The China Philharmonic Orchestra and pianist Clara Yang premiered Chen Yi’s Four Spirits on November 18th in Beijing, China. The ensemble, under the direction of Long Yu, also brought the work to Chapel Hill, NC on December 8th for its U.S. Premiere.
Four Spirits (2016)
For Piano and Orchestra
Solo Pno.; 2(2 = Picc.) 2 2 2 – 4 2 3(B.Tbn.) 1; Timp. 2Perc. Str.
Commissioned by the University of North Carolina at Chapel Hill
represents the four sacred animals in Chinese legend: the blue dragon in the east, the black xuanwu (a combination of turtle and snake in one) in the north, the white tiger in the west, and the red phoenix in the south. The images have inspired me in my music creation.
The first movement features a bright and refreshing image, with tunes composed in the style of Chinese folk songs drawn from the center part of China, the music is lyrical and energetic.
The sonority in the second movement is dark, mysterious and imaginative, with passionate and expressive layers, as well as vertical soundscapes and space presented by the piano solo.
In the third movement, the dramatic, witted, and powerful characteristics are presented by the patterns in extreme registers on the piano, supported by sections of instruments in the orchestra. This shorter movement serves as an episode towards the final movement.
The fourth movement is fast, lively, fluent, and vibrant. The thematic material is taken from a folk tune in South China. The piano and the orchestra became an organic whole in the four-movement concerto, symbolizing the spirits of the culture from the East.
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Swathmore College honored long-time faculty memeber Gerald Levinson’s 65th birthday on November 13th with a concert featuring many of his works, including Duo: Winds of Light for violin and piano, Here of Amazing Most Now for chamber ensemble, and Ringing Changes for two pianos. A highlight of the program was the world premiere of Levinson’s new solo piano piece, Chorale for Nanine, with Birds (Homage à Messiaen).
On November 20th, organist Olivier Latry gave the U.S. premiere of Levinson’s au coeur de l’infini
on the Opus 1953 organ at the Cathedral Basilica of the Sacred Heart in Newark, NJ. The work, which received its world premiere in 2013 at the Cathedral of Notre Dame (Paris, France), has been toured extensively by Latry. Listen to a brief excerpt of the work here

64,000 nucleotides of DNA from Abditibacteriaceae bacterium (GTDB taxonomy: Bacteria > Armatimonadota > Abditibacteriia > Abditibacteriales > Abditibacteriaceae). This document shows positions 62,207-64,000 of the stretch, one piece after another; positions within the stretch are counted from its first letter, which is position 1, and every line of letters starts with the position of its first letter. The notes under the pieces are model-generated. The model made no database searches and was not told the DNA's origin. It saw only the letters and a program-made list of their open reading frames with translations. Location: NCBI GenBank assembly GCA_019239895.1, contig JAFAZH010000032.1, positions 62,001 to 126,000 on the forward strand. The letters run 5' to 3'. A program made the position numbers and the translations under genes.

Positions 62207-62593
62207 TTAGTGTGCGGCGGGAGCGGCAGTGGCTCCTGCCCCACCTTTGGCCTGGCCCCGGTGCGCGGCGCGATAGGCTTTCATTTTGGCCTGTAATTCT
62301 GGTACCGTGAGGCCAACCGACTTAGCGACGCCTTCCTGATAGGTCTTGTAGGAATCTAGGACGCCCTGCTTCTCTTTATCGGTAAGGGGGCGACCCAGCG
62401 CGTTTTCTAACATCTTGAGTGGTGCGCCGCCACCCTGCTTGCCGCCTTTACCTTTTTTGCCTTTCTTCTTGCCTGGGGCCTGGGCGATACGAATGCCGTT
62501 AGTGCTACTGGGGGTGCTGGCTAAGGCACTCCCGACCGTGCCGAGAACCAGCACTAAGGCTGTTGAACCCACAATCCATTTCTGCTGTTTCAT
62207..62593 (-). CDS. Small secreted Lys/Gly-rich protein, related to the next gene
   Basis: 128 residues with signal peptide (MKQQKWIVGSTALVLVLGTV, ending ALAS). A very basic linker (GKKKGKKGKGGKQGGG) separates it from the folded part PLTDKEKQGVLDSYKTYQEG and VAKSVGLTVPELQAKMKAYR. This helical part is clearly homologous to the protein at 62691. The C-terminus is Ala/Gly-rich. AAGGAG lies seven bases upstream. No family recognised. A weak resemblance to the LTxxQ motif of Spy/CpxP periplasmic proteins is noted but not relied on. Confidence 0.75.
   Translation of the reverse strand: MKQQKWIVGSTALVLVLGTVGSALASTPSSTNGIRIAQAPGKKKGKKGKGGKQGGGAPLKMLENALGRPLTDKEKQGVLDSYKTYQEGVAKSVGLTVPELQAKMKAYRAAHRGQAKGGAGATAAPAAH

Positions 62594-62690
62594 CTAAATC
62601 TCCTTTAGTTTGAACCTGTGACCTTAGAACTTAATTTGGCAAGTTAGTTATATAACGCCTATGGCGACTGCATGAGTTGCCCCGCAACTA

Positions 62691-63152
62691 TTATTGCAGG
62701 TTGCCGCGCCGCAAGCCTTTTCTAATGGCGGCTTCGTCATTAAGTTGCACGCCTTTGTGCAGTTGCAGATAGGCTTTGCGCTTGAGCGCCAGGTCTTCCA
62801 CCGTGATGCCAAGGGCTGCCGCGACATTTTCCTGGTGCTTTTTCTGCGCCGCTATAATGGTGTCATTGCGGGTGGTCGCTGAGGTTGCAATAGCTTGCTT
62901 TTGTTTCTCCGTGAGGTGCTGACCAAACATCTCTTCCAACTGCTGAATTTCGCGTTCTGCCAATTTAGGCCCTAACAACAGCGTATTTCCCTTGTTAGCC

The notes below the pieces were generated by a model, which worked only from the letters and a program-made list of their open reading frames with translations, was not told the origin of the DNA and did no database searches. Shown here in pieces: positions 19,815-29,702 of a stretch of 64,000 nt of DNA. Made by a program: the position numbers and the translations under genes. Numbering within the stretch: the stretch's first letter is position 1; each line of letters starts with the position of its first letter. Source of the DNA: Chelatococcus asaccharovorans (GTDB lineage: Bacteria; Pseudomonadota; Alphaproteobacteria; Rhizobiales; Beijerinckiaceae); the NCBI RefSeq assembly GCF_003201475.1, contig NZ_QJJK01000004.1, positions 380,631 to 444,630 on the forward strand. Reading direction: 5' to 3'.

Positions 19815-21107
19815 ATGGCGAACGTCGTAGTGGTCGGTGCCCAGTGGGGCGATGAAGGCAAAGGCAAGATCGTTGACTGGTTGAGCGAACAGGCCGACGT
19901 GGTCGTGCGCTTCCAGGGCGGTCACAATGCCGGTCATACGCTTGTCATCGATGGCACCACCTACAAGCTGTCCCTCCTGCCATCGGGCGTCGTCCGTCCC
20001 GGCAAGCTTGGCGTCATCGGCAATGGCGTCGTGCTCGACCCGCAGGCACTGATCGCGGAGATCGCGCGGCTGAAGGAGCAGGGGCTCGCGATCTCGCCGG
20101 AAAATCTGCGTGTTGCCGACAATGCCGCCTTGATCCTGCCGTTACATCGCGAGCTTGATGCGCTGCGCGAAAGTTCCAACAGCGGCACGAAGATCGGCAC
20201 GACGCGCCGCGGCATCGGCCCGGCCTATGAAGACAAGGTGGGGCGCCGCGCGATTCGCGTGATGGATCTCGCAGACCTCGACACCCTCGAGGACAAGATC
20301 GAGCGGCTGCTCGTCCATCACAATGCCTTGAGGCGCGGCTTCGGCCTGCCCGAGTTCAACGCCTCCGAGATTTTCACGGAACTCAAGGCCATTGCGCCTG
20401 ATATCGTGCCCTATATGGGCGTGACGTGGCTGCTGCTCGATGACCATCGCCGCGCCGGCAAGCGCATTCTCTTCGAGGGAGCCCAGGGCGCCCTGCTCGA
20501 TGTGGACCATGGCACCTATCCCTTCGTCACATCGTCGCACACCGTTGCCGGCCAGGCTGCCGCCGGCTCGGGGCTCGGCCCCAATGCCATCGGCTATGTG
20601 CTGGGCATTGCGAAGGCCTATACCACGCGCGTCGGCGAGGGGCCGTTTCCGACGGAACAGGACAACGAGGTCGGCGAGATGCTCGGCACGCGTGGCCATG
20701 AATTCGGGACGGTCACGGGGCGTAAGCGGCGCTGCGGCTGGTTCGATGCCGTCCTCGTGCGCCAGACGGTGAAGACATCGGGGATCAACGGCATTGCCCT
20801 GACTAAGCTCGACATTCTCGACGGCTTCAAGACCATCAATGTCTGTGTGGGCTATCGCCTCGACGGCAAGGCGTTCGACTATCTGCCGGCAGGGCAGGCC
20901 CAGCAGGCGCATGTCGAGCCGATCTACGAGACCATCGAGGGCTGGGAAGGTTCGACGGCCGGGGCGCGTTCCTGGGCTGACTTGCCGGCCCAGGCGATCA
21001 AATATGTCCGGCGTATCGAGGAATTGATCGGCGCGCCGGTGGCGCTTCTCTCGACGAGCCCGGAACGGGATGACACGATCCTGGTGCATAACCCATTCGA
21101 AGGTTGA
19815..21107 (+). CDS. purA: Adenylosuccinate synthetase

Congratulations to Stacy Garrop, who was named the winner of the 2017 Utah Arts Festival Chamber Ensemble composition competition. She has been commissioned to compose a new work for flute, clarinet, violin, cello, piano, and percussion. The piece will receive its premiere at the June 2017 Utah Arts Festival in Salt Lake City.
Explore a work with similar instrumentation by Stacy Garrop…
Remnants of Nine (1999)
For Flute, Clarinet, Violin, Cello, Piano, and Percussion
Remnants of Nine
contains a playful mix of motor rhythms, pedal points, big boomy piano and percussion noises, and some tone row theory. The source material for the piece is a fourteen chord row which are all major or minor triads (thus giving the piece a modal sound). The work begins with a slow introduction in which several melodies are stated as well as fragments of the chord row. After a brief pause, the work jumps to a fast tempo and shows off its themes and row via a mixture of pedal point sections and orchestrally altered versions of the chord row. The piece feverishly spins forward at full tilt through a maze of short, linked sections until it blazes its brightest in a no-holds-barred ending.
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Boston Modern Orchestra Project launched its 2016-2017 season with its “American Masters” program, featuring the music of Steven Stucky and Michael Colgrass. The October 8th concert opened with Colgrass’ imaginative work, The Schubert Birds, and closed with Steven Stucky’s Chamber Concerto, both of which garnered high praise in the Boston Music Intelligencer:
Michael Colgrass: The Schubert Birds
Colgrass’s imagination gave us some fine solo writing, and some vivid color, with a memorable duet between oboe and contrabassoon and a striking melody for violins, violas, and cellos in unison fortissimo, without octaves. The waltz itself fades away near the end with four solo contrabasses playing very high on their G strings, a remarkable sound that kept in tune only with difficulty. A widely-spaced, luminous string chord at the very end supported a touching gesture of flute and piccolo.
Steven Stucky: Chamber Concerto
…premiered only six years ago, and it still sounds young and fresh. An abundance of expressive melody wanders through the highs and lows of orchestral sound, featuring rich differences of instrumental soli. The beginning, with widely-spaced polychordal fifths in string harmonics and vibraphone, evokes a daybreak scene. A rhythmically well-marked faster section follows with staccato woodwinds in parallel thirds; it yields to a slower section with expressive clarinet, solo violin, and solo cello, eventually much-divided strings playing soft trills with solo flute and bisbigliando harp. …Overall, the radiant orchestral sound and color most impressed in this formally adventurous concerto.